The fifth pillar
Written by Nathan Gallahan   
Thursday, 11 March 2010 18:52

Padkhvab-e Shanah | Day 32 – It was a little strange being out in the province again after we’ve spent so much time in the major cities of Afghanistan. It was actually quite nice. I’m more of a country guy versus a city guy.

We headed out with soldiers from the 173rd Airborne Brigade Combat Team on a mission with a special Agricultural Development Team. It may not sound like a massive forward operation to clear the Taliban from their most well defended havens, but we learned agricultural development missions can be just as important.

The basic idea is these ADTs help Afghans farm better. Eastern Afghanistan is an agrarian society so a lot of their economic strength is founded on what they grow. If you can strengthen

their crops and the way they distribute them for sale, they will get more money and their quality of life improves. The better their quality of life, the happier they are and everyone wins. And if there’s one thing American’s know, its agriculture and the U.S. Army handpicked the ADT members we were with today from South Carolina.

The 173rd had spoken with the village farmer a couple times before, but today they wanted to talk to him about a specific idea. They wanted to ask him if they could lease some land from him to see whether they could get grapes to grow better on his land. Down the road, if the idea was a success, then they would teach all of the farmers in the area how to use the new method to improve all of their crops.

Expert grape grower I’m not, but from my understanding, the ADT went out thinking the farmer let his grapes grow on the ground and they wanted to construct some frameworks for the grapevines to grow upon. This keeps the grapes off of the ground so they grow better.

It turns out the farmer already kept the grapes off the ground, the best he could. He used a stick to prop the vines up. I took a picture of one, which can be found in the photos section. In the end, the farmer agreed to let the ADT try their experimental framework on two of his rows.

Hopefully the idea will work, because years down the road, local farmers could be growing a lot more grapes and if the grape farmers band together in an association, they could then export their grapes via aircraft to other countries where the markets are a lot better.

Right now, the farmer must sell his crops to this guy from Pakistan for whatever price he pays because the farmer has no way of storing the grapes to wait for a good market. Provincial recons truction teams in the past tried to give some farmers a way to store thei r yields, but it wasn’t successful because the key is sustainability. If you give these Afghan farmers advanced storage solutions based on electrical power, they need infrastructure to purchase the gas or buy the parts necessary to fix it when it breaks down.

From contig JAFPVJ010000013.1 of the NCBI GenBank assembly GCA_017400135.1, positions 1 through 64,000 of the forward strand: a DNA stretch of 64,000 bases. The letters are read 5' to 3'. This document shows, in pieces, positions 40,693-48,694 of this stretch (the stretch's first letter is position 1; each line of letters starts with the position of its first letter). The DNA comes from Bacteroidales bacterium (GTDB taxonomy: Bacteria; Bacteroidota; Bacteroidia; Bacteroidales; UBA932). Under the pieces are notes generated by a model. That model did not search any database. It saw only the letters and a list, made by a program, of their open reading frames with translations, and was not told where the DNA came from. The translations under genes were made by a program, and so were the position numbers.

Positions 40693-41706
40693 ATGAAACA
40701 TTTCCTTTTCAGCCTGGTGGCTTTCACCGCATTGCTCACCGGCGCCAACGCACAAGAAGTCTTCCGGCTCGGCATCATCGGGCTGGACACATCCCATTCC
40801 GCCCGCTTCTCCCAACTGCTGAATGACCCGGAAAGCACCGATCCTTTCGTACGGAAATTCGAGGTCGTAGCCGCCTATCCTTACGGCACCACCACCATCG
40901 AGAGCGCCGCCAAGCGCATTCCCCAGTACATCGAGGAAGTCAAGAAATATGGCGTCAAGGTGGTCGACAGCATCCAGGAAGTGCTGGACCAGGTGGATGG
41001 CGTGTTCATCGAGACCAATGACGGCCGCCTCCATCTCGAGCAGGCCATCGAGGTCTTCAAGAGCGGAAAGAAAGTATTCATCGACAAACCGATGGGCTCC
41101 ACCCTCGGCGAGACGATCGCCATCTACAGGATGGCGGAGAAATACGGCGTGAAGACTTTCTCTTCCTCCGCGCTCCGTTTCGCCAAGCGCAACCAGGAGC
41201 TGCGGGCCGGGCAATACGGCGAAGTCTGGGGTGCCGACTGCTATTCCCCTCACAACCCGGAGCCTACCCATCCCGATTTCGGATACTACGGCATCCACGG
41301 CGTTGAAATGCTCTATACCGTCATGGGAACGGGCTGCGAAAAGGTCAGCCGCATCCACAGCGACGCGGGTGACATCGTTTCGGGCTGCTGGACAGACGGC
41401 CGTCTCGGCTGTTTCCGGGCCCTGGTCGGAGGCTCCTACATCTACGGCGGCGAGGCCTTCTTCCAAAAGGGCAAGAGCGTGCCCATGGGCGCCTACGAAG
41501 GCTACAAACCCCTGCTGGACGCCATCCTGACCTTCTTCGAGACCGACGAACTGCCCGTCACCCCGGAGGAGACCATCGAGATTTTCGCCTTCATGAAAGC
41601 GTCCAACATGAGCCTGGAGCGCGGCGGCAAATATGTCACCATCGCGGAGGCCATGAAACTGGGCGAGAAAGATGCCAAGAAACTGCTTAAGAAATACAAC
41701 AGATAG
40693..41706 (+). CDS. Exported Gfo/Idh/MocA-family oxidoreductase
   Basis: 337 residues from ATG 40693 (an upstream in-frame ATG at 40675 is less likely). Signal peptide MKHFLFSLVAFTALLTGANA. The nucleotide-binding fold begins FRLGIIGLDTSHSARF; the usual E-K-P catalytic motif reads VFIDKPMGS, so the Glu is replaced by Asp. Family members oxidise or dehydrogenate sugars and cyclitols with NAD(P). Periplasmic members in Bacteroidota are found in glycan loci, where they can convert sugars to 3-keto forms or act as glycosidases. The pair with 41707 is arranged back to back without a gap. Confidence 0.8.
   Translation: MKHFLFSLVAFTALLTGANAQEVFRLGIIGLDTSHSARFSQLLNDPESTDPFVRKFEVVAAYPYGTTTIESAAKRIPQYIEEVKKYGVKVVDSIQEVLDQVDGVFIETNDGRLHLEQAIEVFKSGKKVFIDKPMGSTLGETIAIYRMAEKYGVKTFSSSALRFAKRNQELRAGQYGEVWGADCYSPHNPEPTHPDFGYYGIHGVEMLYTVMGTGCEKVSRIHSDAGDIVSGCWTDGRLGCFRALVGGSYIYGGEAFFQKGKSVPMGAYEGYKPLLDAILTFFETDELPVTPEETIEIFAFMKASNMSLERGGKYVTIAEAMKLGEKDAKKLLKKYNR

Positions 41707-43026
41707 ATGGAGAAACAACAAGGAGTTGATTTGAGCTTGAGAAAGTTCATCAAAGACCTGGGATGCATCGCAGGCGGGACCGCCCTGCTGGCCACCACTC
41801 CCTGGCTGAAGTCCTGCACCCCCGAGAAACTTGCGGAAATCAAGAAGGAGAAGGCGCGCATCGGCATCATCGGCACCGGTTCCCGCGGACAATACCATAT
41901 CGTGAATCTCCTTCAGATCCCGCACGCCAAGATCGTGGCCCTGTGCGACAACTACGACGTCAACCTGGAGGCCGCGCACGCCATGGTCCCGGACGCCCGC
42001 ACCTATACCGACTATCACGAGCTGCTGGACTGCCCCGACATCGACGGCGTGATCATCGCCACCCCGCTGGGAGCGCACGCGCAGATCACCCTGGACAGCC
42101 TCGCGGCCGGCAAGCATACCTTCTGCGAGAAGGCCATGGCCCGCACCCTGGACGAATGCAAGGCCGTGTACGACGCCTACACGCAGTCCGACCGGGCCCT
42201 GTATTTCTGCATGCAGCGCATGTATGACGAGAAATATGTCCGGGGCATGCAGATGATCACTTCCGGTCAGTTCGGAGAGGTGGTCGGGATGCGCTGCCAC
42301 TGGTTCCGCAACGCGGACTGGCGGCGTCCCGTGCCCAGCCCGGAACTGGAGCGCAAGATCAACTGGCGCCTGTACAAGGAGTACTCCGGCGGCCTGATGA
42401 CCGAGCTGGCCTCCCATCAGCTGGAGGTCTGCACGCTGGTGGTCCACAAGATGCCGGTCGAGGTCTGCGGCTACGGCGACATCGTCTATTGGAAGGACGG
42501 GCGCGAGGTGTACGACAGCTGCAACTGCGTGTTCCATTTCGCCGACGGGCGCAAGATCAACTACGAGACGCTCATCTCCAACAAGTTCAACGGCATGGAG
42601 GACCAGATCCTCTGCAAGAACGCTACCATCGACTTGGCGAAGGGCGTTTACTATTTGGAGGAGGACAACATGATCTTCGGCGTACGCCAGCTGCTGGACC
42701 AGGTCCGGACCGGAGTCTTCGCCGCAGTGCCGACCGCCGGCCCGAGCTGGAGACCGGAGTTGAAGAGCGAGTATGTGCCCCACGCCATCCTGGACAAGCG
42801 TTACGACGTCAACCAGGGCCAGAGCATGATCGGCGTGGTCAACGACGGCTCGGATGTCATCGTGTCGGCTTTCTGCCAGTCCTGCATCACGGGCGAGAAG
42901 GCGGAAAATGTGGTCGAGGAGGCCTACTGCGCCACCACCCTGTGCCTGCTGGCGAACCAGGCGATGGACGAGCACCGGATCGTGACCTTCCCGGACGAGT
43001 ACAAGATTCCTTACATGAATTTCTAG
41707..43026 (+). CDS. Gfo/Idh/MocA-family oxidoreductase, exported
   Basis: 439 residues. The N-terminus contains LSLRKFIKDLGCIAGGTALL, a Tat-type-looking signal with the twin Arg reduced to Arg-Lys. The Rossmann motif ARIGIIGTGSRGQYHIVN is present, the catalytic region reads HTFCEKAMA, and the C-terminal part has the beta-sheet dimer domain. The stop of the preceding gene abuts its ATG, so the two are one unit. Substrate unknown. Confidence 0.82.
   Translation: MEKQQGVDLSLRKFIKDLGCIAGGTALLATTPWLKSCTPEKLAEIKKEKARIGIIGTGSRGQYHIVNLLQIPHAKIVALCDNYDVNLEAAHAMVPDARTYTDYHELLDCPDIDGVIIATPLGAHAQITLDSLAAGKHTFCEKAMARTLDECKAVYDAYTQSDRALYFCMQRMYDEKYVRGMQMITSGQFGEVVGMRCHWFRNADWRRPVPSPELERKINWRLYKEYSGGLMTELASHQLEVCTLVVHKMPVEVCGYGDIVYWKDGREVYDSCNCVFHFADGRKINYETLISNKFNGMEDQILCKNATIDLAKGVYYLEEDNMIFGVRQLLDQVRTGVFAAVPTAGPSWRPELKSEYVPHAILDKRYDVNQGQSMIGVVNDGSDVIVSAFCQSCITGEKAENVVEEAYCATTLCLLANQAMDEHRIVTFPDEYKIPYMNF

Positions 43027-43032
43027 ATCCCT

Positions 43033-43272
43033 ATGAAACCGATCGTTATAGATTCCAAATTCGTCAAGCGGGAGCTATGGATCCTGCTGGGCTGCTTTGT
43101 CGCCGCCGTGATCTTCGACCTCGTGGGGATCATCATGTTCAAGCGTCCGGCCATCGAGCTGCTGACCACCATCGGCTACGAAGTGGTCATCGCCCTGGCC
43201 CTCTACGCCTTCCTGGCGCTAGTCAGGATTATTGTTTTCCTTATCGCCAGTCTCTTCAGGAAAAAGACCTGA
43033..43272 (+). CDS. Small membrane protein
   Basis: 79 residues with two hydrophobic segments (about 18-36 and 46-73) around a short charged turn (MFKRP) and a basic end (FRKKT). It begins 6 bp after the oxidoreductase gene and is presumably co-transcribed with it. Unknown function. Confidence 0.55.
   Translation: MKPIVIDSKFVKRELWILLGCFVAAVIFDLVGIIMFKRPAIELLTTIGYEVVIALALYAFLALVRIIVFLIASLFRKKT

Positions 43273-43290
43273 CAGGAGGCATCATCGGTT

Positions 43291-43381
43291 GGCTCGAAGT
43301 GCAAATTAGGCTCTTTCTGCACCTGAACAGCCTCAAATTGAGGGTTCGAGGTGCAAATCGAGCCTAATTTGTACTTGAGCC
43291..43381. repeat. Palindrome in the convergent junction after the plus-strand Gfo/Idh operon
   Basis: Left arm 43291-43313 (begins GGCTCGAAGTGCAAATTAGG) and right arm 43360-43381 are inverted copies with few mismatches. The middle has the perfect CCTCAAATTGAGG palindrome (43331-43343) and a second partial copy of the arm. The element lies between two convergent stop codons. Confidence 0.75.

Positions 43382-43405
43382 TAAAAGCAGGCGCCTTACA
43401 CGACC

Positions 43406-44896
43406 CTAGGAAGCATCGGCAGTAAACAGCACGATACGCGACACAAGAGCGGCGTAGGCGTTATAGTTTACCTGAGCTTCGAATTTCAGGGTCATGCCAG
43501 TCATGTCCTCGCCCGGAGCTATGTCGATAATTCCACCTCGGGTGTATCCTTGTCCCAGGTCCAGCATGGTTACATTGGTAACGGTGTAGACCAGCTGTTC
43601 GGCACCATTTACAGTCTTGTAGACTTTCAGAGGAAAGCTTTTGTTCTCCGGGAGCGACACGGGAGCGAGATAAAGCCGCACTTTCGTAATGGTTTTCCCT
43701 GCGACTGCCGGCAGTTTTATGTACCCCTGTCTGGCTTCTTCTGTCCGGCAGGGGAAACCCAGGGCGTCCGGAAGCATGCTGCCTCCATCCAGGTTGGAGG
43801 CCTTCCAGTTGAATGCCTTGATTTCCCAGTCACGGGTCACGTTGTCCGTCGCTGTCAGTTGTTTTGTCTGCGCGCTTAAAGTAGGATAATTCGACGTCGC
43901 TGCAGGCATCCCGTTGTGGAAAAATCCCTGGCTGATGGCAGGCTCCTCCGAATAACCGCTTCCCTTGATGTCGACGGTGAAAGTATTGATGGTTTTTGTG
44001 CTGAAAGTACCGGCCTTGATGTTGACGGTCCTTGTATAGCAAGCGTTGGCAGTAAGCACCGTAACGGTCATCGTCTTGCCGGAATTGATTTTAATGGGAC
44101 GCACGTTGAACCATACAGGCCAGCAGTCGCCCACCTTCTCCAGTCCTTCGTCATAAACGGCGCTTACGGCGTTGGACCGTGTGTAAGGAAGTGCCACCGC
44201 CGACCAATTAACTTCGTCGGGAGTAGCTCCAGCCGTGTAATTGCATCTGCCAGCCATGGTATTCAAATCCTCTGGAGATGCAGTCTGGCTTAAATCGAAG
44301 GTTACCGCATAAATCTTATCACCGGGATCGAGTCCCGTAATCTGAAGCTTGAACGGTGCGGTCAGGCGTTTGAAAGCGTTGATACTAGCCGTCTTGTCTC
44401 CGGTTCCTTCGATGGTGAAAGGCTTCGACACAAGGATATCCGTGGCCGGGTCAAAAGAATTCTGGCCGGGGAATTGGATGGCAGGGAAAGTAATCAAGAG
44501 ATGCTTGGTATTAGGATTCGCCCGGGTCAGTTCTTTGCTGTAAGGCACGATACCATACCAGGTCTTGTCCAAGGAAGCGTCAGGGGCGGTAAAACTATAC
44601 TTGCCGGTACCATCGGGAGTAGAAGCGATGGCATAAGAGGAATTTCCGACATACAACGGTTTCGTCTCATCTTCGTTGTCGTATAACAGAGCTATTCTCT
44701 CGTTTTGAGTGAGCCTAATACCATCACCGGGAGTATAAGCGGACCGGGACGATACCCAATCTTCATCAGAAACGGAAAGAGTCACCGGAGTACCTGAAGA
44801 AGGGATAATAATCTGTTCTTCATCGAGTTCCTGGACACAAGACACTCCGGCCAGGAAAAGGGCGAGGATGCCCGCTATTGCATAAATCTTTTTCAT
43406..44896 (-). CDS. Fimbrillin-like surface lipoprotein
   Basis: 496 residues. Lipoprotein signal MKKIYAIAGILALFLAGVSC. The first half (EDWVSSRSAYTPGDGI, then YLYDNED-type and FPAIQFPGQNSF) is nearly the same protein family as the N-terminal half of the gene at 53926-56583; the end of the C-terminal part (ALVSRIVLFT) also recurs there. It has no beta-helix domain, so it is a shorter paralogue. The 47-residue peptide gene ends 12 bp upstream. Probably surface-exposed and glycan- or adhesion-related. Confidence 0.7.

The other aspect to all of this is the farmers need the ready, willing and able to accept those technologies. One of the ADT members was telling me how even in the United States, a lot of farmers aren’t willing to try new things or find alternate solutions because “That’s the way my daddy done it.” Same goes in Afghanistan, these guys have been working these grape fields for 50 years or more. They know what works and the ADT even acknowledge it during their conversation with the farmer.

At one point, the farmer was getting really excited about the idea and asked the ADT to construct the framework on all of his rows of grapes. They quickly refused not because they were cheap and didn’t want to, but because they really didn’t know if it was going to work or not. They told the farmer they respected his understanding of the land and his knowledge of growing grapes and this was all experimental. It would also be devastating to the farmer if they constructed all of the frameworks across the farm and the experiment failed. The farmer could lose his entire crop and livelihood.

The night Ken and I arrived here and started talking with our points of contact, they brought up these ADTs. I immediately thought of a U.S. Army major who said agriculture is the fifth pillar of counter insurgency. I’m glad we had to extend our trip and got a chance to hang out with these guys and see what they bring to Afghanistan.

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Comments (4)add comment

ritagirls said:

This is a Good writing, wow, it is wonderful,I'm interested in these right,Thank you for talking about this topic, I have benefited a lot from and also expect you to update your work!!!
December 28, 2010
Votes: +0

MAJ John Roache said:

SC ADT Visit
We really enjoyed your visit, i am glad to see that we have someone reporting on just everyday events instead of clips and cuts to spin the story one way or the other! Keep up the dedication to your work.... it shows. Stop in a visit us again anytime!!!
March 13, 2010
Votes: +0

Alan Krutchkoff said:

Grape visit
Very cool. Plus you had CSM Hall! You were in high cotton guys! How cool is that!
March 12, 2010
Votes: +0

dennis said:

A little surprised to see how they grow grapes.Not what i was expecting to see. At one time in history did they not make wine.? Somewhere I heard or read about it.
March 12, 2010
Votes: +0

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